While I may spend most of my time writing seemingly conventional non-fiction, I’m actually very interested in the mechanics of interactive storytelling – whether used in fact or fiction. That’s partly due to time spent reading those old Choose Your Own Adventure books as a kid. But it’s more because of my professional adult life.
I’m used to developing textbooks that readers dip in and out of at will, online learning courses designed specifically so users can choose their own path through different experiences, and exhibitions where you can’t control the route your visitor will take, what they choose to look at, or in which order they will see things. In all these instances, however, there will be communication aims, learning objectives or affective outcomes you want or need to get across – the challenge is doing so even if your reader/visitor doesn’t read/interact with everything, or if they explore material in an ‘unexpected’ order.
That challenge was especially tough when I worked as Content Manager for the Science of Spying, an interactive exhibition designed for families, which launched at the Science Museum, London in 2007 and travelled to other venues in the US, Canada, Spain and the UAE. Unusually for a museum exhibition, we chose to use a fictional narrative as a thread running through the entire experience. Because visitors explored the topic of how science helps people to spy through interactive exhibits, we often needed someone or something to spy on. Rather than inventing different targets for each exhibit, we decided to link everything together in one story. You started the exhibition in training, testing out your skills by spying remotely on a suspicious organisation known as OSTECK. If you did well, you received a mission to go undercover within OSTECK. There you were tasked with tracking down a secret codeword in order to steal the antidote to a world-threatening communications virus. Finally you had to make your escape.
How were we to communicate all this information when we printed hardly any gallery labels (on the basis that most people never read them anyway) and didn’t hand anything out except for a swipe card needed to access some of the interactives? More importantly, how did we get the message across through visitors’ on-screen experiences without either annoying them by repeatedly stating it or under-informing them if they failed to play certain games?
As with the development of most exhibitions, we used evaluation panels to test many of our early ideas and exhibit prototypes. I therefore spent a long day or two preparing a detailed paper-walkthrough of the entire exhibition, with the narrative reveals hidden under paper flaps that visitors could choose to explore or not. We trialled this on helpful visitors in the Museum, some of whom found the experience rather confusing. However, most people did pick up the fact that OSTECK was up to something, and that a hirsute figure named Mr Grant might also be involved – no matter which exhibits they had explored, or in which order. Encouraged, we ploughed on, though with some trepidation; evaluation can be a very powerful tool, but lifting flaps on a paper walkthrough could never simulate the experience of working your way through an exhibition abuzz with over-excited children and crowds waiting to access exhibits.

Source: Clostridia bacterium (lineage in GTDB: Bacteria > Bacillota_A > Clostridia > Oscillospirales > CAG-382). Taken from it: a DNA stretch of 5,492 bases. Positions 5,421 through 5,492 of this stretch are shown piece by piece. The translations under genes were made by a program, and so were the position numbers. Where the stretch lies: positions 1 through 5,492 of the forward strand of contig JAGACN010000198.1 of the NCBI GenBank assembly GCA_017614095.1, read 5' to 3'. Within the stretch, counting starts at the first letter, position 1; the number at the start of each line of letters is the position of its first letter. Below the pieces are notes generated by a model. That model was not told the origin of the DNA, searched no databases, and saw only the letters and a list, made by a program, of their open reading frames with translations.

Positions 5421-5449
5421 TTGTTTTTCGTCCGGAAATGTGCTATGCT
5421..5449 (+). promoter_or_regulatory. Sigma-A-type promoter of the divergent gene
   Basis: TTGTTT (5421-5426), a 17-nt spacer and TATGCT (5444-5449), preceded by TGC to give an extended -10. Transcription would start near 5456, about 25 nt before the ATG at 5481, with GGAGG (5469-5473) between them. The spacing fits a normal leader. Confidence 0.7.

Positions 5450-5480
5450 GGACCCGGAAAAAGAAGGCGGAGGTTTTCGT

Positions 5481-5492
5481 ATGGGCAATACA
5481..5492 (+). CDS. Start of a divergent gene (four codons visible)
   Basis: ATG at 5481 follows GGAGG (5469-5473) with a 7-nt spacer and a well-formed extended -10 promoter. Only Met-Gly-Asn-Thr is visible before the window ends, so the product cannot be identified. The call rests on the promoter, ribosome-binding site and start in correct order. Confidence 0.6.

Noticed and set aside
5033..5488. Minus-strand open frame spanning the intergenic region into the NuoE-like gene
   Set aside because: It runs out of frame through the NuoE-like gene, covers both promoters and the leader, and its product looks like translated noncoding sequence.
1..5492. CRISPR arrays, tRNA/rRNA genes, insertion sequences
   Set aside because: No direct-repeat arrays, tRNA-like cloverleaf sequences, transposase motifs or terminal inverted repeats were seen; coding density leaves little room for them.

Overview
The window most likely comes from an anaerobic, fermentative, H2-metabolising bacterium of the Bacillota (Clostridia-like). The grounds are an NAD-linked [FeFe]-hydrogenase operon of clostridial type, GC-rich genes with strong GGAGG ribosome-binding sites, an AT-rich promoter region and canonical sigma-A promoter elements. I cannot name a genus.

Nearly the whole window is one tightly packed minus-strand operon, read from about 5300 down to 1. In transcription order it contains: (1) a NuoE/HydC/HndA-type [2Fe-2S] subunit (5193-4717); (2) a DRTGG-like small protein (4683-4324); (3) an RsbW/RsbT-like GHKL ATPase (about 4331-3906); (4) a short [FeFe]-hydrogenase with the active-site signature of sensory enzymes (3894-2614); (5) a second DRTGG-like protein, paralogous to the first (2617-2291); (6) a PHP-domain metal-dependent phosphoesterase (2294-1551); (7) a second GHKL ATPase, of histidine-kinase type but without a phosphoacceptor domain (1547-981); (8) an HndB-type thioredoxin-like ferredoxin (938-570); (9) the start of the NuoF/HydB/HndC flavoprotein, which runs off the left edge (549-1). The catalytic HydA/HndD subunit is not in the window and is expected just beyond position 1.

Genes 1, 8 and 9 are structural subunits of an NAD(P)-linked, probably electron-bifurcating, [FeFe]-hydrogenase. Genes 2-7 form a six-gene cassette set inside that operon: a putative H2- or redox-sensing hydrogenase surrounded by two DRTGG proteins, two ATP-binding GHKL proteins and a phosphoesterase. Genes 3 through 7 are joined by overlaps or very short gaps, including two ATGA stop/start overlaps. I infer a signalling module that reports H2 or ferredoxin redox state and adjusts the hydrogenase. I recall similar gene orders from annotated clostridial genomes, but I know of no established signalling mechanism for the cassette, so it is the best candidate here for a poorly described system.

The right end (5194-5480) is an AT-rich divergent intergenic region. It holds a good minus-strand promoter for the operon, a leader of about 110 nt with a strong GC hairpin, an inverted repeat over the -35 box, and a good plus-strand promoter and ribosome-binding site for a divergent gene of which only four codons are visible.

When Science of Spying launched, it polarised opinion. Some, mostly tweens or families including them, loved it. They enjoyed tackling the different interactive tasks, picked up the story as they went, and were really keen to complete their mission in the ‘undercover’ zone. Others were disappointed. Adults who had come along expecting facts about historical spies, and who didn’t participate fully, picked up some aspects of the story, but were frustrated by not having the whole picture.
While our exhibition storyline clearly wasn’t interactive fiction on the scale of Profile Books and inkle’s recent Frankenstein app (trailed below) – where you can choose on every page how to proceed, sometimes from several options – it does share some of the same logistical issues. In particular, how do you make sure certain key pieces of information are communicated without ramming them down your reader’s throat, how do you keep people engaged in a potentially disjointed story and how can you provide meaningful different responses so readers feel they are getting a genuinely personalised experience? These are also issues I’ve faced when working with Full Beam Visual Theatre to devise themes and content for a ‘promenade’ theatre performance inspired by the life of Charles Darwin, The Lesser Spotted Collectors’ Club.
If the new inklewriter tool for “telling interactive tales with the minimum of fuss” had been available before, maybe we’d have had less headaches about how to spread our narrative across the Science of Spying exhibition or the theatre performance. Or maybe we’d just have got carried away and ended up writing our own more detailed OSTECK or Darwin-themed story (there’s two interesting ideas….).
The good news is that the inklewriter is here now – and it’s free to use. If you want to give it a go, why not enter inkle’s Future Voices competition for interactive storytelling? Personally, I can’t wait to see what clever plots, twists, turns and personalised experiences people come up with, which is handy, since I’ll be one of the judges tasked with reading entries. I’m also hoping it might give me some inspiration for my next big museum project – whatever that may be…
Future Voices is open for entries now. Just submit your piece using inklewriter by September 15th and you could end up with a published story and $250 in your pocket. Full details are avaliable at inkle.